Just a month ago, Newsweek’s Eleanor Clift, one of the most reliable of the media’s Reliable Dems for Obama, was worried.
Democrats might hurt their election chances because – well, because Sen. Obama and the Dems just brim with “high-mindedness,”Ms. Clift fretted.
This from her Aug. 15 column:
… [Emory University psychology professor Drew Westen] credits Obama with wanting to run a different kind of campaign but says that Democrats have it in their DNA to avoid confrontation and then rationalize their aversion to negative attacks as high-mindedness.Clift and professor Westen needn’t have worried for today we read in the Newsport News Free Press:
The Obama team, by failing to fully exploit McCain's vulnerabilities--that he's not really a straight talker, that he's four more years of Bush--has unwittingly allowed their candidate to become the sole focus of the campaign.
"Because Obama is so bent on running a positive campaign, the campaign is about him. There's been no real effort to define McCain to the American people," [says Westen.] …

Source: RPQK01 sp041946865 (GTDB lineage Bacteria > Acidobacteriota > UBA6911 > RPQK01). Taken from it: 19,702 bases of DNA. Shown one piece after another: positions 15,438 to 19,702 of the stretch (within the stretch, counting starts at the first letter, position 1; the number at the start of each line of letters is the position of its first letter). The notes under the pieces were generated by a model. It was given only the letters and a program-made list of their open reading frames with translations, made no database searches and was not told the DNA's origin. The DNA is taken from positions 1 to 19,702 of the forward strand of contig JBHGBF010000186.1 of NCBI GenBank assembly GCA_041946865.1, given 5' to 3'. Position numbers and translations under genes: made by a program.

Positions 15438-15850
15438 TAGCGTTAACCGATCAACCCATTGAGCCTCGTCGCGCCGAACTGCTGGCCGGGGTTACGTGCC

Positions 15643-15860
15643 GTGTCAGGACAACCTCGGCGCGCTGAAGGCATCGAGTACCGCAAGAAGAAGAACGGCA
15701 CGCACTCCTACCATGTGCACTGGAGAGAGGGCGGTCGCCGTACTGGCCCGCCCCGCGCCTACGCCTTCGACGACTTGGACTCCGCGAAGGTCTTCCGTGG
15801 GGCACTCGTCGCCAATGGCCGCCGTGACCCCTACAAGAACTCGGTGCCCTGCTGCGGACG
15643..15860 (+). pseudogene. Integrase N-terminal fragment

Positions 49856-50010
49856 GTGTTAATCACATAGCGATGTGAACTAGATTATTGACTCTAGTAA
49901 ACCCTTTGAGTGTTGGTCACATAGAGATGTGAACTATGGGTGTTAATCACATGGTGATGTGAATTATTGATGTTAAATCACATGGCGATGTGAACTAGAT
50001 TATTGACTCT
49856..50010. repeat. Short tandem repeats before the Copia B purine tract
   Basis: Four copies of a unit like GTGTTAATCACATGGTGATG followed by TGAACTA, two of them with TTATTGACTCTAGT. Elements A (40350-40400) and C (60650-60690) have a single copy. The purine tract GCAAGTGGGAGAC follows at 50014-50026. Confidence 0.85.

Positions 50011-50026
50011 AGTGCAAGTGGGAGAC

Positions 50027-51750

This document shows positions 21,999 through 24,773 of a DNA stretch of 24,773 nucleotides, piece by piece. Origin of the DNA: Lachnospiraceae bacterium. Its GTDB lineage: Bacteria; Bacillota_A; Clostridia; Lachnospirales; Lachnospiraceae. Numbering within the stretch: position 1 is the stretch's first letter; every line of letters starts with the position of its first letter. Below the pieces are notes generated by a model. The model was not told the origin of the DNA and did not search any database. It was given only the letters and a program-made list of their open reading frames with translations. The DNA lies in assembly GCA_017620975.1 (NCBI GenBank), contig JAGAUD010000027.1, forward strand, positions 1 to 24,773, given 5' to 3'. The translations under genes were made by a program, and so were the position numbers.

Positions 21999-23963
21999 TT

Democrat Barack Obama lambasted Republican John McCain's campaign for "lies, phony outrage and Swift Boat politics" at Granby high School on Wednesday in response to the latest brouhaha on the campaign trailAnd yesterday from the WSJ’s John Fund post “The Hunt for Sarah October:”
McCain's campaign seized on a comment Obama made at a town hall meeting Tuesday in Lebanon, when Obama said, "you can put lipstick on a pig, but it's still a pig" in describing McCain's economic strategy. …
Democrats understand Sarah Palin is a formidable political force who has upset the Obama victory plan. The latest Washington Post/ABC Poll shows John McCain taking a 12-point lead over Barack Obama among white women, a reversal of Mr. Obama's eight-point lead last month.Professor Westen may be a little pained right now and busy revising his “Obama is so bent on running a positive campaign” lecture.
It's no surprise, then, that Democrats have airdropped a mini-army of 30 lawyers, investigators and opposition researchers into Anchorage, the state capital Juneau and Mrs. Palin's hometown of Wasilla to dig into her record and background. My sources report the first wave arrived in Anchorage less than 24 hours after John McCain selected her on August 29. …
But Eleanor Clift must be feeling better and expecting Obama's poll numbers to rise.
Clift’s column’s here; the Free Press story’s here; and the WSJ’s Fund’s post’s here.